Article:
How to Do CPR – Step by Step Cardiopulmonary Resuscitation Guidelines

Cardiopulmonary Resuscitation (CPR) is a lifesaving technique useful in many emergencies, including a heart attack or near drowning, in which someone’s breathing or heartbeat has stopped.  The American Heart Association recommends that everyone — untrained bystanders and medical personnel alike — begin CPR with chest compression.

We all know that something is better than nothing. It is far much true when someone is dying near you. You should respond immediately instead of just standing there. Remember, the difference between your doing something and doing nothing could be someone’s life. 

Here is some advice from the American Heart Association:

The above advice applies to adults, children and infants needing CPR, but not newborns (infants up to 4 weeks old).

When to do CPR

CPR is not just for heart attacks. The following causes of sudden death may also require CPR.
The cases, as mentioned above, are most common. Along with these cases, there may arise such situation where CPR can save lives.

Why is CPR so important?

CPR alone can not restart the heart but, it can make sure the oxygenated blood flowing to the brain and other important organs until the medical team or ambulance arrives. The objective is to delay tissue death and to extend the brief window of opportunity for a successful resuscitation without permanent brain damage.

When the heart stops, the lack of oxygenated blood can cause brain damage in only a few minutes. A person may die within eight to ten minutes resulting from brain damage. In this case, the CPR can delay brain damage and eventually may save a life.

CPR may not ensure to save a life, but it can triple the person’s chance of surviving if someone starts CPR in the first minute or two. If you use an AED in those first few minutes, survival rates reach more than 70%.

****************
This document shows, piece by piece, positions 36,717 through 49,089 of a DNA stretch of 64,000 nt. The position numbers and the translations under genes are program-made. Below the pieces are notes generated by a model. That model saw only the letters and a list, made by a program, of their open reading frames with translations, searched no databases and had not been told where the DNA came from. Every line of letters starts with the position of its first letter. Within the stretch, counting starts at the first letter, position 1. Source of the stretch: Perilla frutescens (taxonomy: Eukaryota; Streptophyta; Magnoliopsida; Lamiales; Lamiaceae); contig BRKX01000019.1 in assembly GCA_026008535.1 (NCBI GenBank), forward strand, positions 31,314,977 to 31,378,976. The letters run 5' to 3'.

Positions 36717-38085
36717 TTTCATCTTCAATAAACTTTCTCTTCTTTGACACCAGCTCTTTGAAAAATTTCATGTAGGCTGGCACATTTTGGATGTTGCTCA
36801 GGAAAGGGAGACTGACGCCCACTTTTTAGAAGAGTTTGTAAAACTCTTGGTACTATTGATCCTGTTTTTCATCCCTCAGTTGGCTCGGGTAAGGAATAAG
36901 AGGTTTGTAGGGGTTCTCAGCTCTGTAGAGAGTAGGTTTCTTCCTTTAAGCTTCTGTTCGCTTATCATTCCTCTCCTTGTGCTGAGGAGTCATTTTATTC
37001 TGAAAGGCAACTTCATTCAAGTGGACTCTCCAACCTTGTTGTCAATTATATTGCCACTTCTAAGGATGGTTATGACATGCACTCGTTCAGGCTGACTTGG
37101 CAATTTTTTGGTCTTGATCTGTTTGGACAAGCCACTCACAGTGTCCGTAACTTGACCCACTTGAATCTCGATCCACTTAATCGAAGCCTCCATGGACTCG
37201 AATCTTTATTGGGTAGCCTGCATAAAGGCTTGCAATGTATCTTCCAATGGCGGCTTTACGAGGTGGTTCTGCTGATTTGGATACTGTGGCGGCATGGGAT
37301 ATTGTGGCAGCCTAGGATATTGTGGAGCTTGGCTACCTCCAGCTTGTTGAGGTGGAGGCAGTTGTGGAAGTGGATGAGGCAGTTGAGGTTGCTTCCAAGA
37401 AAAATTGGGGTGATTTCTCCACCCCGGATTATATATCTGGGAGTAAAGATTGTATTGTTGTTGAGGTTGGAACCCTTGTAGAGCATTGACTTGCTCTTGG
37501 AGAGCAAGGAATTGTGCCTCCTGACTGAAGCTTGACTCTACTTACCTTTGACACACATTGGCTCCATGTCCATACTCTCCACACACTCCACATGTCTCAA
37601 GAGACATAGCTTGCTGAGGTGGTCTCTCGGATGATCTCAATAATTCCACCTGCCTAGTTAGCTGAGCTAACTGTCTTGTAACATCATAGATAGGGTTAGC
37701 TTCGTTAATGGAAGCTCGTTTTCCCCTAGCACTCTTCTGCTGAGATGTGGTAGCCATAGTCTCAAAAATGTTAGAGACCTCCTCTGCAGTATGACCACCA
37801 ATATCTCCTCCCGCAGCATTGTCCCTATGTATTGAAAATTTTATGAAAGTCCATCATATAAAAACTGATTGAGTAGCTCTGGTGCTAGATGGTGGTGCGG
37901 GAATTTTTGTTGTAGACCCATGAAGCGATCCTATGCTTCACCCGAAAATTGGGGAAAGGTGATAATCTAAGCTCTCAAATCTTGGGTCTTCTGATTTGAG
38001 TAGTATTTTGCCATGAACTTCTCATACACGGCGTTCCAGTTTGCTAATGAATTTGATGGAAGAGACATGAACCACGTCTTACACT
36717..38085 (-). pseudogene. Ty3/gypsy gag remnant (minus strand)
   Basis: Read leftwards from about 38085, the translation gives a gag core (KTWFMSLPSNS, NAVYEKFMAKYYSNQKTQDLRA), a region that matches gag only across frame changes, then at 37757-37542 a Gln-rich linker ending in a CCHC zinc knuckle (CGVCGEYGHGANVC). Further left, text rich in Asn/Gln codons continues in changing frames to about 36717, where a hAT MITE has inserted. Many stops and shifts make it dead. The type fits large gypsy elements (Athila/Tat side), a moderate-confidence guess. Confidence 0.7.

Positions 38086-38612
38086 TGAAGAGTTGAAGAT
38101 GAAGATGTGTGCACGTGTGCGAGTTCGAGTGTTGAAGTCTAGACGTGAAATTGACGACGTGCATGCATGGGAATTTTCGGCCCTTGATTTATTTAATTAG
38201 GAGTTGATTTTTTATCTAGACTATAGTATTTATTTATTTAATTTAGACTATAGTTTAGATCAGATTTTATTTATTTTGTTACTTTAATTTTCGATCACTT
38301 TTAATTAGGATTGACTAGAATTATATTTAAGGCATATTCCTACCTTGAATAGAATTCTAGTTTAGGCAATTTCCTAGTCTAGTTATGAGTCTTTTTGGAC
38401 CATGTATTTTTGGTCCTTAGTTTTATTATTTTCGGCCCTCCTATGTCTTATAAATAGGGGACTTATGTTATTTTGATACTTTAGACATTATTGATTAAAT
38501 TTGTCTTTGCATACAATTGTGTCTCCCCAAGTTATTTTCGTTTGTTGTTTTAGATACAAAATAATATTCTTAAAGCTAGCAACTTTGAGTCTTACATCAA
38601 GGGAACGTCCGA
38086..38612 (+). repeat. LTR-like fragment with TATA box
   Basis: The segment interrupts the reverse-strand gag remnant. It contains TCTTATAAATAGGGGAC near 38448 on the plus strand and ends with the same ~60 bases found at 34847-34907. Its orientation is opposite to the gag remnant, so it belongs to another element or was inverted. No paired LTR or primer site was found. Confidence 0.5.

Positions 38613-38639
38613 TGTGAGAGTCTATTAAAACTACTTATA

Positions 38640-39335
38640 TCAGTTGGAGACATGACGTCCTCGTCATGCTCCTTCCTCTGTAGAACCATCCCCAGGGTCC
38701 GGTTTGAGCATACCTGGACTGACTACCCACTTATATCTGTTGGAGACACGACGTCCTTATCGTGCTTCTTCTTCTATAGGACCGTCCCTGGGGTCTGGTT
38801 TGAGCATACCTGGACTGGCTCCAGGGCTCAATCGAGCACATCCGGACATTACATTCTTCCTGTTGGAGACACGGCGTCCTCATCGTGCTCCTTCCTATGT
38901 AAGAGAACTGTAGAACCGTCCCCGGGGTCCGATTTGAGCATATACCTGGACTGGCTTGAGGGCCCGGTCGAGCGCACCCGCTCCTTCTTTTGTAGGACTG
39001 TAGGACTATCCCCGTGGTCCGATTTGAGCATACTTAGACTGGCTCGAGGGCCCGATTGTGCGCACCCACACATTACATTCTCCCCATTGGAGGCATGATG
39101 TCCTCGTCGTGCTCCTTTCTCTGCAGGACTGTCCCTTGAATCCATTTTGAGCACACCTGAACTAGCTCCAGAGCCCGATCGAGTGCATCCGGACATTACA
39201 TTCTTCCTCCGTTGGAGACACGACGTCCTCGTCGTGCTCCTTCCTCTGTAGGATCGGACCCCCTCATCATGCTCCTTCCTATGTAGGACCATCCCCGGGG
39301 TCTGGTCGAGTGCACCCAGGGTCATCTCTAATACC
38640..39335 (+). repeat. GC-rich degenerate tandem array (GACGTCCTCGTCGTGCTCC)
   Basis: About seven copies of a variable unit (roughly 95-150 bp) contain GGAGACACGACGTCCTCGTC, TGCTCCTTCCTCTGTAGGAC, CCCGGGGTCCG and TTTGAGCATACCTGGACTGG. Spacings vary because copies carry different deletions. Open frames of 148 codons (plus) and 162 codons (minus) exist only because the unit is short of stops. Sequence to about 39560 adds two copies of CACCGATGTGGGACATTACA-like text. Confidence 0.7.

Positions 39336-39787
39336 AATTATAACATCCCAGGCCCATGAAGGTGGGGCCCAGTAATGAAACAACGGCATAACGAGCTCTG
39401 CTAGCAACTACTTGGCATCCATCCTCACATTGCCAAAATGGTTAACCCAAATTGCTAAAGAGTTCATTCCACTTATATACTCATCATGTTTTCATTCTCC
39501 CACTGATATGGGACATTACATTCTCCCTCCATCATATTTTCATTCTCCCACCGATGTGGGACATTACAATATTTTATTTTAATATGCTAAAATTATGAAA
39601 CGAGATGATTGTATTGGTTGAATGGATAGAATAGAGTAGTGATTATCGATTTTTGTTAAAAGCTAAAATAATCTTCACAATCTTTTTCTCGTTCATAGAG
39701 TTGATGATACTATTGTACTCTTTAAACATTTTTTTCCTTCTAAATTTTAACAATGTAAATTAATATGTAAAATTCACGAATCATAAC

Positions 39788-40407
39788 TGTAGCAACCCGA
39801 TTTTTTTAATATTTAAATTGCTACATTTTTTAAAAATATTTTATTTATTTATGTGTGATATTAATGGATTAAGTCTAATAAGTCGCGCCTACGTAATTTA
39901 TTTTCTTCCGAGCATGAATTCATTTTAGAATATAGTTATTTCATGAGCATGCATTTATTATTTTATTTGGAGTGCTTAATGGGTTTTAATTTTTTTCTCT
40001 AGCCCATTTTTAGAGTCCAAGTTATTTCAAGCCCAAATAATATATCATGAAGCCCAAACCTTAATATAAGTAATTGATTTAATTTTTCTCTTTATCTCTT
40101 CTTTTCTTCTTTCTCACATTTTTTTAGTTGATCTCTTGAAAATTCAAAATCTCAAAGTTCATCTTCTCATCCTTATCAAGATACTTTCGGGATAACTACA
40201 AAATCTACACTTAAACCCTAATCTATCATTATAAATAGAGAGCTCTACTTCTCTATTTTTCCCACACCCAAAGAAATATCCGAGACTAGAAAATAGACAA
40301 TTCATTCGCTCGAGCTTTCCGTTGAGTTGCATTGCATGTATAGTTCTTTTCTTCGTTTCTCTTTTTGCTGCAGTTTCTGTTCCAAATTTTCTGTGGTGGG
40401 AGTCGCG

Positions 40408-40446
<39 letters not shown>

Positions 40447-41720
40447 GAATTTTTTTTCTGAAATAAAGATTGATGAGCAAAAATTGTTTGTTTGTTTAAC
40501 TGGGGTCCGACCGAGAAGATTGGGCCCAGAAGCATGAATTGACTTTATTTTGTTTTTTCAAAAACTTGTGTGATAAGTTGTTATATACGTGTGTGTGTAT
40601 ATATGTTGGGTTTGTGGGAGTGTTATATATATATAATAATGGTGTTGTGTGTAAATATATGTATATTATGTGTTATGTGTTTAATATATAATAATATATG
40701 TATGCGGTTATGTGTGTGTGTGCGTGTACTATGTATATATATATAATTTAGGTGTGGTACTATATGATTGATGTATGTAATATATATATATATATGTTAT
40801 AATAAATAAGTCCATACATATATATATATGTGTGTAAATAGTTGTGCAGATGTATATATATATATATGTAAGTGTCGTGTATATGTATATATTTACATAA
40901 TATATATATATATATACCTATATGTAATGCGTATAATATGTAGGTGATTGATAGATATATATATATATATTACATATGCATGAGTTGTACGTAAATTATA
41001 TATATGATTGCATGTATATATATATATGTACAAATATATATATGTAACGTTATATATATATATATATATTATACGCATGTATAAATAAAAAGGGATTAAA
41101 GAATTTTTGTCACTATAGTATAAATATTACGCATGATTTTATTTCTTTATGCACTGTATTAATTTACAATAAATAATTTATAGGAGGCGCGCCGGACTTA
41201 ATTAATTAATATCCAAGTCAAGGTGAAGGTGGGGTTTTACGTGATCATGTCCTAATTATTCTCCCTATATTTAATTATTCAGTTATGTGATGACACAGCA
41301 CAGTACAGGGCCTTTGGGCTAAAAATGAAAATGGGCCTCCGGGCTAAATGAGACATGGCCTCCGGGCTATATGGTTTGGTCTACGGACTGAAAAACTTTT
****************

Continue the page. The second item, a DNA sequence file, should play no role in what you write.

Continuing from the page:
Before Beginning CPR

Over 1.5 million heart attacks occur each year, and approximately 350,000 of these people die before ever reaching a hospital. Approximately 7 million adults and children suffer disabling injuries in their own homes and backyards each year, resulting from accidents which may also require CPR. But before beginning CPR:

Step by Step Cardiopulmonary Resuscitation Guidelines

There are seven essential steps of CPR everyone should know.
Place your hand (above): Lay down the patient on his back on a smooth and firm surface. Then sit beside him and place your hand on his chest.
How to Do CPR


Interlock fingers (above): Keep your arms straight, cover the first hand with the heel of the other hand and interlock the fingers of both hands as shown in the following picture. Keep your fingers raised to make sure that they do not touch the patient’s chest or rib cage.
How to Do CPR


Give chest compressions (above): Lean forward to make sure that your shoulders are directly over the patient’s chest. Press down on the chest about two inches. Release the pressure but don’t move your hands from the patient’s chest and let the chest come back up. Continuously repeat to give thirty (30) compressions at a rate of hundred (100) compressions per minute. Try to harmonise the push with the beat of the Bee Gees famous song “Stayin’ Alive.”


Open the Airway (above): Now move to the patient’s head and tilt the head. Then lift his chin to open the airway again. Make sure that his mouth falls open slightly.
How to Do CPR


Give rescue breaths (above): Use the hand that was on the forehead to pinch the nostrils closed and support the patient’s chin with the other hand. Take a gentle breath and put your mouth over the patient’s mouth. Continue to blow until you can see his chest rise.


Watch chest falls back: Remove your mouth from the patient’s mouth and look along the chest. Wait until the chest falls back. Then repeat the step no. Five (5) and Six (6) once.
How to Do CPR


Repeat chest compressions and rescue breaths: Put your hands on his chest again and repeat the cycle of interlocking fingers, thirty (30) chest compressions and two (2) rescue breaths. Continue the cycle until an ambulance or AED arrives.
How to Do CPR Step 6
That’s all for now for giving an adult CPR. However, there are different procedures for giving CPR to children and infants. It is so painful to lose someone close to our heart. But it becomes more pathetic when he/ she could have been saved if we were a little bit more careful. This article fulfils this demand. It ensures you on complete learning of CPR processes and saving lives surrounding you.

In an image, the whole process is given below – 

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